1,1-Dichloroethylene

CAS RN:75-35-4

Exposure Summary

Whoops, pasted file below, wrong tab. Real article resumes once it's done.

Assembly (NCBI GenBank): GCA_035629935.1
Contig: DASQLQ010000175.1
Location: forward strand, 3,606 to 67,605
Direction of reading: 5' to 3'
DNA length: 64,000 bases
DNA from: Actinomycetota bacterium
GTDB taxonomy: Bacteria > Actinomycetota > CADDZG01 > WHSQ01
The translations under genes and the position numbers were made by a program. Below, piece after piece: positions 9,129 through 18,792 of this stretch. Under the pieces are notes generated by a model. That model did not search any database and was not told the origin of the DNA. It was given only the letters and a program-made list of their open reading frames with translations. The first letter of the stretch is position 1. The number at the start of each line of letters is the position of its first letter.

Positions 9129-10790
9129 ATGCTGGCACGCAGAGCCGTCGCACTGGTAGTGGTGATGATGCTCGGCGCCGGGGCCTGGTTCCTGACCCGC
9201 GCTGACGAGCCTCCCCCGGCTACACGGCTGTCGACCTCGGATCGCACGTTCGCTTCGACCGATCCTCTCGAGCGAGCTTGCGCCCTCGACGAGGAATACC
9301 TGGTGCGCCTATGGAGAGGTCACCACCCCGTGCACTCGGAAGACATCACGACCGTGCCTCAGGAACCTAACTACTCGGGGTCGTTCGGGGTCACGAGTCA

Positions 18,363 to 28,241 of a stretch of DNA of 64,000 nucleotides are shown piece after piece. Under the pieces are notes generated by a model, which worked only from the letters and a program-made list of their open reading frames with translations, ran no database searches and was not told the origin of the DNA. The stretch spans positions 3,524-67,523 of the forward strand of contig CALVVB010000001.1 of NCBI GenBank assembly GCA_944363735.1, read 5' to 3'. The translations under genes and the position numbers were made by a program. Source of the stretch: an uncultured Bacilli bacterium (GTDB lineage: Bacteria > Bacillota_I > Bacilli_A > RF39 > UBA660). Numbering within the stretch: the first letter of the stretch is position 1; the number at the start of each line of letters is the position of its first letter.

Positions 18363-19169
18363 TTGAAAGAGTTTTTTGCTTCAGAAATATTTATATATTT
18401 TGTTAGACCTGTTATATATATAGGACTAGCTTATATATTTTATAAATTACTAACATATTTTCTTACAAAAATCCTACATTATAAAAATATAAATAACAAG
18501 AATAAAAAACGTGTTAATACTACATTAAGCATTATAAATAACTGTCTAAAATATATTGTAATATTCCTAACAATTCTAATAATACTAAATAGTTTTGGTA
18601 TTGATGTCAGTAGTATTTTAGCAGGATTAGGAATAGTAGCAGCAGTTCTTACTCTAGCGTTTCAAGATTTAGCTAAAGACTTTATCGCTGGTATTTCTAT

1,1-Dichloroethylene's production and use in polymers and organic synthesis and as an intermediate in the production of vinylidene polymer plastics, may result in its release to the environment through various waste streams. If released to air, a vapor pressure of 600 mm Hg at 25 deg C indicates 1,1-dichloroethylene will exist solely as a vapor in the atmosphere. Vapor-phase 1,1-dichloroethylene will be degraded in the atmosphere by reaction with photochemically-produced hydroxyl and nitrate radicals; the half-lives for these reactions in air are estimated to be 1.5 and 27 days, respectively. When adsorbed on silica gel, 1,1-dichloroethylene undergoes photolysis; approximately 72% of it degrades on exposure to 170 hours of sunlight. If released to soil, 1,1-dichloroethylene is expected to have high mobility based upon Koc values of 64-65. Volatilization from moist soil surfaces is expected based upon a Henry's Law constant of 0.0261 atm-cu m/mole. 1,1-Dichloroethylene may volatilize from dry soil surfaces based upon its vapor pressure. 1,1-Dichloroethylene had a biodegradation rate of 0.050 ug/g soil/hr in soil from Skellingsted landfill in Holback, Denmark, incubated with methane. Under simulated landfill anaerobic conditions, 1,1-dichloroethylene degraded in 1-3 weeks. If released into water, 1,1-dichloroethylene is not expected to adsorb to suspended solids and sediment based upon the Koc values. In anaerobic microcosms designed to simulate a groundwater environment, 50% of the 1,1-dichloroethylene disappeared in 5-6 months. However, 1,1-dichloroethylene had a biodegradation half-life of 1.25 years in ground water from a former manufacturing facility in New Jersey. Volatilization from water surfaces is expected to be an important fate process based upon this compound's Henry's Law constant. Estimated volatilization half-lives for a model river and model lake are 3 hours and 4 days, respectively. BCFs of <13, measured in fish, suggest bioconcentration in aquatic organisms is low. A hydrolysis half-life of 6-9 months has been observed for 1,1-dichloroethylene at pH 4.5 to 8.5. Occupational exposure to 1,1-dichloroethylene may occur through inhalation and dermal contact with this compound at workplaces where 1,1-dichloroethylene is produced or used. Monitoring and use data indicate that the general population may be exposed to 1,1-dichloroethylene via inhalation of ambient air, ingestion of food and drinking water, and dermal contact with consumer products containing 1,1-dichloroethylene. (SRC)
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